Directed Sets

Directed Sets

Definition: A Directed Set is a pair $(X, \leq)$ where $X$ is a nonempty set and $\leq$ is a binary relation on $X$ that satisfies the following three properties:
1) $x \leq x$ for every $x \in X$ (Reflexivity).
2) If $x \leq y$ and $y \leq z$ then $x \leq z$ (Transitivity).
3) For all $x, y \in X$ there exists a $p \in X$ such that $x \leq p$ and $y \leq p$ (The Existence of an Upper Bound for Each Pair of Elements in $X$).
Equivalently, we say that the binary relation $\leq$ Directs the Set $X$.

In short, a directed set is a pair $(X, \leq)$ where $X$ is nonempty, and $\leq$ is a reflexive transitive binary relation which possesses an upper bound for each pair of elements in $X$.

Example 1

For example, the set of natural numbers $\mathbb{N}$ with the order relation $\leq$ of "less than or equals" is a total order on $\mathbb{N}$ and thus, $(\mathbb{N}, \leq )$ is a directed set.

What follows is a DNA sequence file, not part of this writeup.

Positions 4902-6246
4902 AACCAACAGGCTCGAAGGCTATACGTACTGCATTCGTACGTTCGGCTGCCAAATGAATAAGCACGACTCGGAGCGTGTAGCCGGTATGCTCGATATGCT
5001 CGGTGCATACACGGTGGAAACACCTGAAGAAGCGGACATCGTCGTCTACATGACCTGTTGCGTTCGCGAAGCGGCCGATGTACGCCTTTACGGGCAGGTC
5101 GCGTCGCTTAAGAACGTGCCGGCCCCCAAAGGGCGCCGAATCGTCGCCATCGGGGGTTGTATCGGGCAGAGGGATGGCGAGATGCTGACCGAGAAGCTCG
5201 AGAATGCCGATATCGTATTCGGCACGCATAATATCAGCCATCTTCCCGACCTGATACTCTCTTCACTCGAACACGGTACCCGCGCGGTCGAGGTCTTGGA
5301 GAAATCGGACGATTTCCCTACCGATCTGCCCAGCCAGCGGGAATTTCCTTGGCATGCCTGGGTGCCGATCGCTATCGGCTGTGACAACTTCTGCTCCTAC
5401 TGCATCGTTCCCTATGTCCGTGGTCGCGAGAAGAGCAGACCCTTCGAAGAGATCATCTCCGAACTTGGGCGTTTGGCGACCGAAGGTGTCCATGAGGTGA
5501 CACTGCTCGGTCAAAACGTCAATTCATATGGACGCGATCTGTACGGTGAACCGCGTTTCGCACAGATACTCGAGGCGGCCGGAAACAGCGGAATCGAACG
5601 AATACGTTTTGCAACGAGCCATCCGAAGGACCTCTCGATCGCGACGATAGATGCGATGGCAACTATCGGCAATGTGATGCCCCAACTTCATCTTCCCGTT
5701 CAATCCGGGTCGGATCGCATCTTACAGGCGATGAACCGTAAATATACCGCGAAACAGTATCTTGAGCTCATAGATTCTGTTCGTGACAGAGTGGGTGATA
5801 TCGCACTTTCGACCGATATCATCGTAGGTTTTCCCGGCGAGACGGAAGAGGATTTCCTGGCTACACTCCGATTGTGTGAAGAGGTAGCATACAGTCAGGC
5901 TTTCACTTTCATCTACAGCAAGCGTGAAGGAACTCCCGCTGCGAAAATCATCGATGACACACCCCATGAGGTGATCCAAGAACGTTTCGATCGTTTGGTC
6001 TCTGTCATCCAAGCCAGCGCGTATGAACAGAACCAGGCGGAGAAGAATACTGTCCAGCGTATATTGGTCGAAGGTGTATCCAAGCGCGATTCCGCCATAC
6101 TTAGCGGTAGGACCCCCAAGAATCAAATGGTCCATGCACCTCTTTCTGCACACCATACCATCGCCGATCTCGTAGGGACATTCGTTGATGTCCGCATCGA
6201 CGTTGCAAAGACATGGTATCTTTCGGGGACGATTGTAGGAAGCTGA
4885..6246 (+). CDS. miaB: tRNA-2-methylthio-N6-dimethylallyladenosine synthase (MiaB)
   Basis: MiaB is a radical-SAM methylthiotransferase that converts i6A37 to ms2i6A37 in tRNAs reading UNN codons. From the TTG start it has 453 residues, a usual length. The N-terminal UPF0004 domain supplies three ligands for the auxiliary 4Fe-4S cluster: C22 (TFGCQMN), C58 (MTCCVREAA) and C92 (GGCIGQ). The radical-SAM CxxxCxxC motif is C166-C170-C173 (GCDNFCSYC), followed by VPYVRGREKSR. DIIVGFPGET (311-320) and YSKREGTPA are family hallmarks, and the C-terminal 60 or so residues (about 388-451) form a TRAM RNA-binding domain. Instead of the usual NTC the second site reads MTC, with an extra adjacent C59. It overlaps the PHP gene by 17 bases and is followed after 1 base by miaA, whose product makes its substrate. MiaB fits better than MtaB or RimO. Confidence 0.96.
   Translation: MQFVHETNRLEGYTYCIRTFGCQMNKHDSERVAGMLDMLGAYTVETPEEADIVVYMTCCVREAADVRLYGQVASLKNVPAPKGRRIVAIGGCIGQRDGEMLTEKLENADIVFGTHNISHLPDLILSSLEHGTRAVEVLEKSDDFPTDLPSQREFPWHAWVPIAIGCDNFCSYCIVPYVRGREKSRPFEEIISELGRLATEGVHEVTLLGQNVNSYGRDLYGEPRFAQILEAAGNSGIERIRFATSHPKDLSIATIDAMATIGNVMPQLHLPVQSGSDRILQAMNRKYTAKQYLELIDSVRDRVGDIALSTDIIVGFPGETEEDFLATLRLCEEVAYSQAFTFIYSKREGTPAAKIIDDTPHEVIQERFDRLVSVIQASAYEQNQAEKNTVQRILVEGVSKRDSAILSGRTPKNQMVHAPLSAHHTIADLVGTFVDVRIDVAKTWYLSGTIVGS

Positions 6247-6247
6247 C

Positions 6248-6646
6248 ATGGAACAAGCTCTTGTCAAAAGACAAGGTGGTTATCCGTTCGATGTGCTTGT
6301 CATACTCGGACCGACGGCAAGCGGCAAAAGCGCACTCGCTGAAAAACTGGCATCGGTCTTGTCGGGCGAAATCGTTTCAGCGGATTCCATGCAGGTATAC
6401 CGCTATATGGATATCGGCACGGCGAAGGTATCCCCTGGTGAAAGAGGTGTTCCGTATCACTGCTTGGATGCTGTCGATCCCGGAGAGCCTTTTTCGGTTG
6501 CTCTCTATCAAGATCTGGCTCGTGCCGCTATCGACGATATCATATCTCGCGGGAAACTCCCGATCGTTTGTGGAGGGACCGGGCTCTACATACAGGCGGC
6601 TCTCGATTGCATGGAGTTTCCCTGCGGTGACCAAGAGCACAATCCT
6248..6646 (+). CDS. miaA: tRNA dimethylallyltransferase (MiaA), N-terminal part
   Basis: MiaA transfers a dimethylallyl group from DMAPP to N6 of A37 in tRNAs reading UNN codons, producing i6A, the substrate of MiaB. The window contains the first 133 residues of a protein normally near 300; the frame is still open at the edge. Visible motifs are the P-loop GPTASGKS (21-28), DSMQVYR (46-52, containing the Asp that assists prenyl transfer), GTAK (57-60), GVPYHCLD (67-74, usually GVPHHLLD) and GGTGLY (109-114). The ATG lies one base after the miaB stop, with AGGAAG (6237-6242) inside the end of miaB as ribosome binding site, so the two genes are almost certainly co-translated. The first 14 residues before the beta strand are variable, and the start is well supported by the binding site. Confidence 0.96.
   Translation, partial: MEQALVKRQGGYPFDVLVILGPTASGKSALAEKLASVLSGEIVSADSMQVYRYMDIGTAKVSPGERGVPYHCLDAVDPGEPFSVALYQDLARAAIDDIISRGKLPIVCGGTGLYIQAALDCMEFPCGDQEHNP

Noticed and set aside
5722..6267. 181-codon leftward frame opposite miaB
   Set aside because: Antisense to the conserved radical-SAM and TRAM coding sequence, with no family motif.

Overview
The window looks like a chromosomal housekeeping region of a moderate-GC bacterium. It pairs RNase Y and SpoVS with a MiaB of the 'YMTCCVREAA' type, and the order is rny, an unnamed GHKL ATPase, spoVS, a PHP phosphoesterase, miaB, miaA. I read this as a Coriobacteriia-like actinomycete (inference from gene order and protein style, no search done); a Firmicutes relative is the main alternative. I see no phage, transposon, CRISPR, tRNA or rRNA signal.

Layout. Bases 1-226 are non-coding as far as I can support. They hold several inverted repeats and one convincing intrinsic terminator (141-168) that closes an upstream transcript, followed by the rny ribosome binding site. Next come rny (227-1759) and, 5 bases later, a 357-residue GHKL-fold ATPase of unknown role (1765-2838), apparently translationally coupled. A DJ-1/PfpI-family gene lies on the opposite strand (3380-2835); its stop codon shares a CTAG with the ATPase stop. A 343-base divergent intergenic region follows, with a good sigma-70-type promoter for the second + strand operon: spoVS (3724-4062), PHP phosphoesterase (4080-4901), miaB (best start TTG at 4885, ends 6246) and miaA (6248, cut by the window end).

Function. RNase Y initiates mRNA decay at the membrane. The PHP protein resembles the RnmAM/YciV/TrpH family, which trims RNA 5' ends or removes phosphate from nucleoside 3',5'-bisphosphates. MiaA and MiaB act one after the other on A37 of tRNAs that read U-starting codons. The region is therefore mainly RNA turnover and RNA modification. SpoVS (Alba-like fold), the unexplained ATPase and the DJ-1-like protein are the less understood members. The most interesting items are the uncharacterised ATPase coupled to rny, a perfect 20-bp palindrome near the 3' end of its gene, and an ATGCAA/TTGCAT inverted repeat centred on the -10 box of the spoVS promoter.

Example 2

For a different example, let $(X, \tau)$ be a topological space. Take any point $x \in X$ and let $\mathcal B_x \subseteq \tau$ be the collection of all open neighbourhoods of $x$. Let $\subseteq$ be the order relation of set inclusion. Then $(\mathcal B_x, \subseteq)$ is a directed set.

Indeed by the properties of set inclusion:

  • 1. $A \subseteq A$ for every $A \in \mathcal B_x$.
  • 2. If $A \subseteq B$ and $B \subseteq C$ then $A \subseteq C$.

And most importantly:

  • 3. If $A, B \in \mathcal B_x$ then $A$ and $B$ are both open neighbourhoods of $x$. Since the union of two open sets in a topological space is also open, we see that $A \cup B \in \mathcal B_x$. If we let $P = A \cup B$ then clearly $A \subseteq P$ and $B \subseteq P$. So every pair of elements in $\mathcal B_x$ has an upper bound in $\mathcal B_x$.
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